dog story---my co-worker mandy has two dogs, both rotweiler mixes. they are both happy and healthy dogs, and she stole one of them. it was tied to a post in front of house and looked terrible---it had worn a circle around the post where it could walk and had no food or water nearby.

so she just took it home! what an angel!

also, tim's dad almost lost a dog to a bear. but she defended their house in the wisconsin woods and lives on, even after the bear swiped away half of her stomach. what a good dog.

Suzi said...

Well most of your post was a bit depressing, good thing you put that sappy sweet craigslist posting at the end.

I am one of those dog lovers you refer to, as our current one was really our first baby.

My doggy experiences are a bit different than yours. We got our dog Tisha when I was younger and she lived to the ripe old age of 17, which is when she had to be put to sleep. She was around for most of my childhood and into college. It took me a few years to talk Cory into a dog (after we got married) and now we've had our current one for about 8 years. It's hard to imagine what life would be like without her.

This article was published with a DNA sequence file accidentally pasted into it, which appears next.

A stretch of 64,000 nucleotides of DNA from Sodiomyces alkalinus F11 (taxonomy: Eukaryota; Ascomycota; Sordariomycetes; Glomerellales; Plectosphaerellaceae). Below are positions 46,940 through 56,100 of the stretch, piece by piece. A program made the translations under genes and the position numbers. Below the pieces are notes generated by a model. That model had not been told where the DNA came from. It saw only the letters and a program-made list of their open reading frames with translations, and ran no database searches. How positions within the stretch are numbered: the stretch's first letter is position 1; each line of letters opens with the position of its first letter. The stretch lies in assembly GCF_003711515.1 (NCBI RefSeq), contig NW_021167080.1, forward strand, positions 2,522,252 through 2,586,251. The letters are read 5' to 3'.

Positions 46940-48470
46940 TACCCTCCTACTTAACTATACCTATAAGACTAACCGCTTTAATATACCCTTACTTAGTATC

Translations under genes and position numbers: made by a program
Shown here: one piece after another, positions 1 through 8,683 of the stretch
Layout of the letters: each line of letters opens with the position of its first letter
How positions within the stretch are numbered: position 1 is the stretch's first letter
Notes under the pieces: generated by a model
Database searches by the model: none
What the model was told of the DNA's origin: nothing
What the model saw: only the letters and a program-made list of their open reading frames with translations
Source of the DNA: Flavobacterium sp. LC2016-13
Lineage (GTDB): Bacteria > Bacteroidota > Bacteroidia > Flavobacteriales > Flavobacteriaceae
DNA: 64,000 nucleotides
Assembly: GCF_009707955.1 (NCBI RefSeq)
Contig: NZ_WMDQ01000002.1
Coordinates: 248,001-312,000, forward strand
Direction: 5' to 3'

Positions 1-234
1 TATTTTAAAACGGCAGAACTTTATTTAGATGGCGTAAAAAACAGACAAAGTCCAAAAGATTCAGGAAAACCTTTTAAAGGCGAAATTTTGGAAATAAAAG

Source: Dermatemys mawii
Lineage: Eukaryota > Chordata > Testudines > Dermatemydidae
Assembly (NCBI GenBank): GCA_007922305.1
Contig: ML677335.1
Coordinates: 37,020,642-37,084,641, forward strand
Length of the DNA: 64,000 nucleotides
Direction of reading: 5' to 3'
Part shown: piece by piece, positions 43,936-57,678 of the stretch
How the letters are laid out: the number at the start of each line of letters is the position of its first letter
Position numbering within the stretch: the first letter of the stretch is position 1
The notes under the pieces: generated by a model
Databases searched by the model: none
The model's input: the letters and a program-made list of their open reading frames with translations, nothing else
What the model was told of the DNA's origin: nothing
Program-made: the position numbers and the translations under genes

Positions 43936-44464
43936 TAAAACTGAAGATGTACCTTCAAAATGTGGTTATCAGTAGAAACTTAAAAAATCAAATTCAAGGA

Aaron said...

Started tearing up at the same time that Ruth did (the mention of the Mr. Rogers book).

Noel said...

OK, as long as we get to praise the superiority of cats another day...

My favorite dog was the one at my grandparents farm from the time I was about 8 until I was about 15. We were good buds when I visited. He disappeared one day and no body was ever found.

Anonymous said...

Hi Liz!

It must be a farmgirl thing. We went through dogs left and right on our farm too. Although, most of ours got hit on the state highway that we lived on. We have a dog now that is my first inside dog. We love it to death, but Aneesh thinks I'm nuts because I already know where I'll bury her once she dies. Somehow, after you lose so many animals as a kid, being ready for this death is some kind of defense mechanism. Gosh, to see that in writing, it seems somehow twisted. Oh well...

Steph